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Publication numberUS7239006 B2
Publication typeGrant
Application numberUS 10/709,115
Publication dateJul 3, 2007
Filing dateApr 14, 2004
Priority dateApr 14, 2004
Fee statusPaid
Also published asUS20050230785, US20070187800
Publication number10709115, 709115, US 7239006 B2, US 7239006B2, US-B2-7239006, US7239006 B2, US7239006B2
InventorsDouglas D. Coolbaugh, Ebenezer E. Eshun, Robert M. Rassel, Anthony K. Stamper
Original AssigneeInternational Business Machines Corporation
Export CitationBiBTeX, EndNote, RefMan
External Links: USPTO, USPTO Assignment, Espacenet
Resistor tuning
US 7239006 B2
Abstract
A structure for resistors and the method for tuning the same. The resistor comprises an electrically conducting region coupled to a liner region. Both the electrically conducting region and the liner region are electrically coupled to first and second contact regions. A voltage difference is applied between the first and second contact regions. As a result, a current flows between the first and second contact regions in the electrically conducting region. The voltage difference and the materials of the electrically conducting region and the liner region are such that electromigration occurs only in the electrically conducting region. As a result, a void region within the electrically conducting region expands in the direction of the flow of the charged particles constituting the current. Because the resistor loses a conducting portion of the electrically conducting region to the void region, the resistance of the resistor is increased (i.e., tuned).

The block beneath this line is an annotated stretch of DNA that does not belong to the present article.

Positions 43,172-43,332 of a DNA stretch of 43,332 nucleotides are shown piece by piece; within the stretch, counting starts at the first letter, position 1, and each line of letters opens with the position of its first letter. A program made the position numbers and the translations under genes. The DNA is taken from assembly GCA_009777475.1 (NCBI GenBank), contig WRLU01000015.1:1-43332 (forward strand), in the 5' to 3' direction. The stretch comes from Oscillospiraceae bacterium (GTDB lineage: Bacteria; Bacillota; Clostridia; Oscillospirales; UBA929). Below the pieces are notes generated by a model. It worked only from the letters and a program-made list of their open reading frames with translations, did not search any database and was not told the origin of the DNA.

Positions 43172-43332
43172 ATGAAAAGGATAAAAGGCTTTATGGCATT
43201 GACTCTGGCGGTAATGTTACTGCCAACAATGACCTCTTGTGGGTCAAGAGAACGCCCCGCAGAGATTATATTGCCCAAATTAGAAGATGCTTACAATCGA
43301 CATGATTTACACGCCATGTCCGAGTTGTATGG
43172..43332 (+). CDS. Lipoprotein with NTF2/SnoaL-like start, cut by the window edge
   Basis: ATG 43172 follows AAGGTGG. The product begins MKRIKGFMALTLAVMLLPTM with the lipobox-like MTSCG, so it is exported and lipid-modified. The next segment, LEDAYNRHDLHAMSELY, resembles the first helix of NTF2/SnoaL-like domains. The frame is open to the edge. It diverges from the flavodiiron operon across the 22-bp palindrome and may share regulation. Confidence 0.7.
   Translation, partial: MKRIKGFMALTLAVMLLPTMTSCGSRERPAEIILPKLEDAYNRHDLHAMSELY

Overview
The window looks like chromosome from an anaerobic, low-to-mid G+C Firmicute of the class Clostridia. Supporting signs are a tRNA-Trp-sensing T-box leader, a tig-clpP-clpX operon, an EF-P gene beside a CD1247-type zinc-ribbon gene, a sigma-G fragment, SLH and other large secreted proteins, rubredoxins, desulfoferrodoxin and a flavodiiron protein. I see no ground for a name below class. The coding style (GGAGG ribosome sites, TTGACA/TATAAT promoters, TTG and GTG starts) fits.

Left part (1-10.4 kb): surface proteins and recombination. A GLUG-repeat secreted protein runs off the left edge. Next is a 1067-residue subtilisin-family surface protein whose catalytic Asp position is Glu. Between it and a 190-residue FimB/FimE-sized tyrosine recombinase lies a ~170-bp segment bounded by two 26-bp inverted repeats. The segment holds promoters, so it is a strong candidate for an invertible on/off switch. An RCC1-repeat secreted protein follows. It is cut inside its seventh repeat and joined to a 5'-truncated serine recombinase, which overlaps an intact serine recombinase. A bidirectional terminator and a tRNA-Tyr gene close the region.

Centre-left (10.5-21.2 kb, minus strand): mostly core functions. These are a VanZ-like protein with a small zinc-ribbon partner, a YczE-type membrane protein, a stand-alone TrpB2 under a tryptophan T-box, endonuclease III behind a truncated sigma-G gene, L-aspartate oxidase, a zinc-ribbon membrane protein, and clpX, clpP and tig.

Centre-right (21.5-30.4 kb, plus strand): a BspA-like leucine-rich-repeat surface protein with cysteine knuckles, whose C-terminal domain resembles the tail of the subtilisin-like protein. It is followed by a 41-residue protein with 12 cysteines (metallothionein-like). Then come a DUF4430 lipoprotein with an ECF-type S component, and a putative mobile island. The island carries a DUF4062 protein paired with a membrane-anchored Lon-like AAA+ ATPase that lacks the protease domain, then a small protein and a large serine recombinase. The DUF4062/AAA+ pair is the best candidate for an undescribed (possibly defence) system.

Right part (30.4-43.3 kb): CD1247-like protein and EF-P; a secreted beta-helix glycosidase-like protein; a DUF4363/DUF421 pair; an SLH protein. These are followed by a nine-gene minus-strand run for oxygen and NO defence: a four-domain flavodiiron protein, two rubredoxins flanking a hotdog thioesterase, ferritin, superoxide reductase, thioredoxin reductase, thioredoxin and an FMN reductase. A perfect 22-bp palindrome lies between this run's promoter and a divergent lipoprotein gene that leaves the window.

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Claims(2)
1. A resistor structure, comprising:
an electrically conductive region;
an electrically conductive liner region in direct physical contact with the electrically conductive region; and
first and second contact regions electrically coupled to the electrically conductive region and the electrically conductive liner region,
wherein the first contact region is in direct physical contact with the electrically conductive liner region,
wherein in response to a current flowing in the electrically conductive region and from the first contact region to the second contact region, a void region in the electrically conductive region expands due to electromigration so as to increase the resistance of the resistor structure between the first and second contact regions,
wherein the electrically conductive region is surrounded by the electrically conductive liner region, and
wherein both the electrically conductive region and the electrically conductive liner region are in direct physical contact with the second contact region.
2. The resistor structure of claim 1, wherein the first contact region is not in direct physical contact with the electrically conductive region.
Description
BACKGROUND OF INVENTION

1. Technical Field